About Me

My photo

Follow her as she prepares and partakes the "bread for the stomach" in http://beforesixdiet.blogspot.com/ . And while you are full at it, she offers you the "bread for the soul" in her travels by foot and by thoughts in http://footandfire.blogspot.com/ Happy Reading!

Saturday, June 7, 2014

Ananda Temple in Bagan


This is where I burned my soles to numbness, literally. We went out to adore the beauty of this huge temple with wide cemented area around it at round 3 pm (Philippine Time and 4:30 Myanmar Time). Since we have to walk a short distance barefoot, we have no choice but to hop, jump, brisk walk on the pavement. Our tour guide promoted this temple as the "prettiest temple" in Bagan aside from telling us that Ananda is the wisest disciple of Buddha.

***  



History of this perfectly dimensioned temple structure built in 1105 is credited to King Kyanzittha. It denotes "the stylistic end of the Early Bagan period and the beginning of the Middle period". The timing of building this temple is considered as a culmination of religious education that began during the Pahothanya temple building activity in 1080 AD. The Theravada Buddhism adopted by the King motivated him to present the teachings of Buddha to his people in an accurate and a genuine way through the medium of this temple, to unite Burma under one flag and thus "creating mass religious enthusiasm". It has been inferred that the King, as the upholder of the Law wanted to convey his firm belief in the Buddhist doctrine according to his interpretation: (He) shall purify (and) make straight, write down (and) establish all the holy scriptures. (He) shall proclaim (and) voice the Law, which is even as a resounding drum. (He) shall arouse all the people that are slumbering carelessly. (He) shall stand steadfast in the observance of the commandments at all times. (Wikipedia)


***


Image of Ananda.

***


Standing Buddha – Gotama – West facing

The four standing Buddhas (pictured) are adorned with gold leaf and each Buddha image faces a direction, from north to south, stated to represent attainment of a state of nirvana; each is given a specific name, Kassapa (in Pāli, it is the name of a Buddha, the third of the five Buddhas’ of the present kalpa (the Bhaddakappa or 'Fortunate Aeon'), and the sixth of the six Buddhas prior to the historical Buddha) – south facing, Kakusandha (in (Pāli) is the name of the twenty-fifth Buddha, the first of the five Buddhas of the present kalpa, and the fourth of the seven ancient Buddhas) – north facing, Konagamana (the name of the twenty-sixth Buddha, the second of the five Buddhas of the present era, and the fifth of the seven ancient Buddhas) – east facing, and Gotama facing west. Out of the four images, the images facing north and south are said to be original, of the Bagan-style depicting the dhammachakka mudra, a hand position symbolizing the Buddha's first sermon, while the other two images are new replacements, after the originals were destroyed by fires. All the four images are made of solid teak wood (some say that the southern image is made of a bronze alloy). The four Buddhas placed in the sanctum, called the "Buddhas of the modern age", give an indication of Buddha's "sense of the omnipresence through space and time". (Wikipedia)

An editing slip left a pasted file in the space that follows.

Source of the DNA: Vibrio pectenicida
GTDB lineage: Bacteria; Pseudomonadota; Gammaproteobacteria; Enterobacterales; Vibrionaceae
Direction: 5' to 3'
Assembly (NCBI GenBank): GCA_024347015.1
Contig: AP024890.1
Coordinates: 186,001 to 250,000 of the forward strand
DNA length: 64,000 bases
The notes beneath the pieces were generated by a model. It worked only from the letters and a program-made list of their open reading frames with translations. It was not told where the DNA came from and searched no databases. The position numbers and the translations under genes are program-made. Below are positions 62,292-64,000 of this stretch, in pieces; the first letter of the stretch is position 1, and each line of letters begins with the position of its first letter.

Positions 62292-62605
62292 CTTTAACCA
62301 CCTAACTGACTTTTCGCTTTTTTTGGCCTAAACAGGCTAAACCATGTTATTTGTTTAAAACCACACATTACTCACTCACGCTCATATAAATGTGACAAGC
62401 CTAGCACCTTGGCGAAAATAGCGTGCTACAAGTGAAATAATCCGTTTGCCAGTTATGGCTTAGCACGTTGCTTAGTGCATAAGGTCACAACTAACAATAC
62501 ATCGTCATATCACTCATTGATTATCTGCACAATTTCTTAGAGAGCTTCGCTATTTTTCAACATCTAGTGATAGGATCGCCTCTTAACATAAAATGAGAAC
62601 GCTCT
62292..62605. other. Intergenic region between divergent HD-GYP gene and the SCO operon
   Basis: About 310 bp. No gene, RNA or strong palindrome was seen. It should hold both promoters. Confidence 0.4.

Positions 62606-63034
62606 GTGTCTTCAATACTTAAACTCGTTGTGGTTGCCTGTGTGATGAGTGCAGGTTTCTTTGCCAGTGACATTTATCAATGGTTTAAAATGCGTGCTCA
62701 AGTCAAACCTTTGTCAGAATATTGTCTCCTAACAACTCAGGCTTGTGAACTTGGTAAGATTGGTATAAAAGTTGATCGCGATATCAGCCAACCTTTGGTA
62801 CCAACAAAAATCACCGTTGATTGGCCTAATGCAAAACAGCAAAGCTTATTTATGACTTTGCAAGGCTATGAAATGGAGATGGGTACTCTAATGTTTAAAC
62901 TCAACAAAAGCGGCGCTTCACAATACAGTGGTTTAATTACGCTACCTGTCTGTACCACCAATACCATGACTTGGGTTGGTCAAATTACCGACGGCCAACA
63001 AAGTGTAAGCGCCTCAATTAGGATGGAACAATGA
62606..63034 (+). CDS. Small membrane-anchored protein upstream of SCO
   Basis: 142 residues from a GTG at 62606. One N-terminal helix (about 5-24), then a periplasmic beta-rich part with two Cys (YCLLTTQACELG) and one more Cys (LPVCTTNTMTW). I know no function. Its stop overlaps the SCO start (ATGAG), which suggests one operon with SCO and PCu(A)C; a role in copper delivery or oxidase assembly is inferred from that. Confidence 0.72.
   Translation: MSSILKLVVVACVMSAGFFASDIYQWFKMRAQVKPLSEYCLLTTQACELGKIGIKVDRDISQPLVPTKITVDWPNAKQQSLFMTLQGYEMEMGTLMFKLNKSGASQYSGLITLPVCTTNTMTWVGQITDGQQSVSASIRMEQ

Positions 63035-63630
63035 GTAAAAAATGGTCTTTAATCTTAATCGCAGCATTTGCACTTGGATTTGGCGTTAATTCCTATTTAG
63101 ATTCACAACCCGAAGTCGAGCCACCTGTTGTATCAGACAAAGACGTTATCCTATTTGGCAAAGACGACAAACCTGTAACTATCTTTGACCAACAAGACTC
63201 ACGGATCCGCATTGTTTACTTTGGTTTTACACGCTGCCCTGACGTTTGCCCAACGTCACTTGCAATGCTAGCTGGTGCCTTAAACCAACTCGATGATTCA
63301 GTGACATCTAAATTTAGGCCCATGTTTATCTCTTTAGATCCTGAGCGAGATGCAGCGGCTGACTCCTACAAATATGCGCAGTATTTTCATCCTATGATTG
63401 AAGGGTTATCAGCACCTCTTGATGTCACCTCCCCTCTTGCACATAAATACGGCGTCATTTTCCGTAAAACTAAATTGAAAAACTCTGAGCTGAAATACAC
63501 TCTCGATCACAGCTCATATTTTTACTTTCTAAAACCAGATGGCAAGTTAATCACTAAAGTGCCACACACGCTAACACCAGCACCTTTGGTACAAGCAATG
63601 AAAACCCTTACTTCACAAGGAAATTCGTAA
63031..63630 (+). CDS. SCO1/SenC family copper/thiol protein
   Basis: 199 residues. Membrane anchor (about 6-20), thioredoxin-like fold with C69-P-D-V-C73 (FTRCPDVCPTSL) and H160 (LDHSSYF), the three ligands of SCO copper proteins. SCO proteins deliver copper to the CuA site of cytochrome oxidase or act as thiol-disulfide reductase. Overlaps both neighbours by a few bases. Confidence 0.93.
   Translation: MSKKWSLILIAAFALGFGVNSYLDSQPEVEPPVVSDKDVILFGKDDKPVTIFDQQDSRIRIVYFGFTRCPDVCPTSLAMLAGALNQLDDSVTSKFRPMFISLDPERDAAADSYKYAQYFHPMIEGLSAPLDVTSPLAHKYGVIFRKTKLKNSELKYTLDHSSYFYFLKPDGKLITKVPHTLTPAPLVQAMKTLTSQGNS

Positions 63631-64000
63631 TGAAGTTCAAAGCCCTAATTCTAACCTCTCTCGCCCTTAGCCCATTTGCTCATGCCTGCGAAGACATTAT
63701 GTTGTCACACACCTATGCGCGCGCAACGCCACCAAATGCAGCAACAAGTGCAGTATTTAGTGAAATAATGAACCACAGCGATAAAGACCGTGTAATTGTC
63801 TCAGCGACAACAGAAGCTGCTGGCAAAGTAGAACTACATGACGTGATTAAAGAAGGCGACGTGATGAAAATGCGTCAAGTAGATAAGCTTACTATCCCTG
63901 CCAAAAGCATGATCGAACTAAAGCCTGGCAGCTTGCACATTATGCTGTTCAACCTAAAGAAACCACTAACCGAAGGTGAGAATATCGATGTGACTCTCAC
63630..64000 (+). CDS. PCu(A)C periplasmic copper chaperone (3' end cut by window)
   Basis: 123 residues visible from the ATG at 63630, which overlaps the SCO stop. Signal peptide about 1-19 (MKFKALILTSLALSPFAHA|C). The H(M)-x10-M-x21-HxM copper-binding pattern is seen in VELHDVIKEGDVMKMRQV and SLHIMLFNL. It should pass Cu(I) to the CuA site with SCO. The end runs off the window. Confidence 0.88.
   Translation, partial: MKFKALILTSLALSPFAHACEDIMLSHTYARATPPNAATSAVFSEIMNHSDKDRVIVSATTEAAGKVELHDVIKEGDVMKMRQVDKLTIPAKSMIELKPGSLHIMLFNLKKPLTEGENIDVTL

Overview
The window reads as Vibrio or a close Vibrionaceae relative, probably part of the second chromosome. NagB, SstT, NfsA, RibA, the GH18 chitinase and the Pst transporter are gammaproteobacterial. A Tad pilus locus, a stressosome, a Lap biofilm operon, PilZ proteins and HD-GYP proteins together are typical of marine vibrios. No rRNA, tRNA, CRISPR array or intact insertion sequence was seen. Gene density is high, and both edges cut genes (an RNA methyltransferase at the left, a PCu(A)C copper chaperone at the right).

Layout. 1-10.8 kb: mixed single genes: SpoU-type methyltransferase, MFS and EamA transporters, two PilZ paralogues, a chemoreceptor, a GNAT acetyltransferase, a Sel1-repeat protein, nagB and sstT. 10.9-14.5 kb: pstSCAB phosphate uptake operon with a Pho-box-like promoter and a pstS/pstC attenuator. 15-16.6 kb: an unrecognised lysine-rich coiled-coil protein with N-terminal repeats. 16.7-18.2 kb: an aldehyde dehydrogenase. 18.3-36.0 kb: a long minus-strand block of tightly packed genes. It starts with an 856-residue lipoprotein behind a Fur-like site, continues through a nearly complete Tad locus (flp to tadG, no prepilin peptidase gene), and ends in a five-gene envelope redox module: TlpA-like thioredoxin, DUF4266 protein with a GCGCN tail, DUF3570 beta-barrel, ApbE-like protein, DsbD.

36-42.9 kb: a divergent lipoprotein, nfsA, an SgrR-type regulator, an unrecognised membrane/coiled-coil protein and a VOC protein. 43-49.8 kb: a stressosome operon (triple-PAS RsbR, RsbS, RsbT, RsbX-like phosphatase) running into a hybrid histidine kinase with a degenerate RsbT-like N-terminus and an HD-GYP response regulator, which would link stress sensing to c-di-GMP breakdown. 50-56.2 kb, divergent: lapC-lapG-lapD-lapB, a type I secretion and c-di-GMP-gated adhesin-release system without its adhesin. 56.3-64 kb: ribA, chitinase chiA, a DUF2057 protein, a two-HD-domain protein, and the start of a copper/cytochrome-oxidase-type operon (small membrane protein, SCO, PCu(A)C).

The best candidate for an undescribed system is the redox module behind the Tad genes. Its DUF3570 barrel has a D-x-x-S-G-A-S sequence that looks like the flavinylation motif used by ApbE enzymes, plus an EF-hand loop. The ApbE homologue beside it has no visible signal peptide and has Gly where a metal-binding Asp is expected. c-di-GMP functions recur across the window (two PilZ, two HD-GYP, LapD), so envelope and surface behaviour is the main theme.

Standing Buddha – Kassapa – South facing

 The original south facing Buddha (called the Kassapa) has a unique architectural display, as, when it is viewed from close quarters depicts a sad look. However, the same image viewed from a distance gives an expression of mirthfulness. (Wikipedia)


Standing Buddha – Konagamana – East facing

The east and west facing Buddha images are made in the later Konbaung or Mandalay style. The east-facing image of Buddha (known as 'Kongamana') is shown holding, between the thumb and middle finger, a small nutlike sphere – a herb. This herb is said to symbolically represent the Buddha suggesting dhamma (Buddhist philosophy) as a cure for misery and distress. In this mudra, both arms hang at the sides with palms stretching out. This mudra is not seen in traditional Buddhist sculpture outside this temple. (Wikipedia)


Standing Buddha – Kakusandha – North facing

In the west-facing Buddha, titled Gotama, the abhaya mudra is displayed – with hands outstretched in the gesture of fearlessness. At the feet of this Buddha two life-size statues made in lacquer, representing the crowned figure of King Kyanzittha kneeling piously in prayer, and Shin Arahan, the Mon monk who converted the King into Theravada Buddhism (meaning "the Teaching of the Elders") and as a primate also crowned the king, are also displayed. The western portico also depicts two Buddha footprint symbols on pedestals. An inscription below the small image of the King states that the King perceived himself as a "bodhisattva, a cakkavattin and incarnation of Lord Vishnu". (Wikipedia)

***


***


***


***


***


***


***


***


The Ananda temple from afar.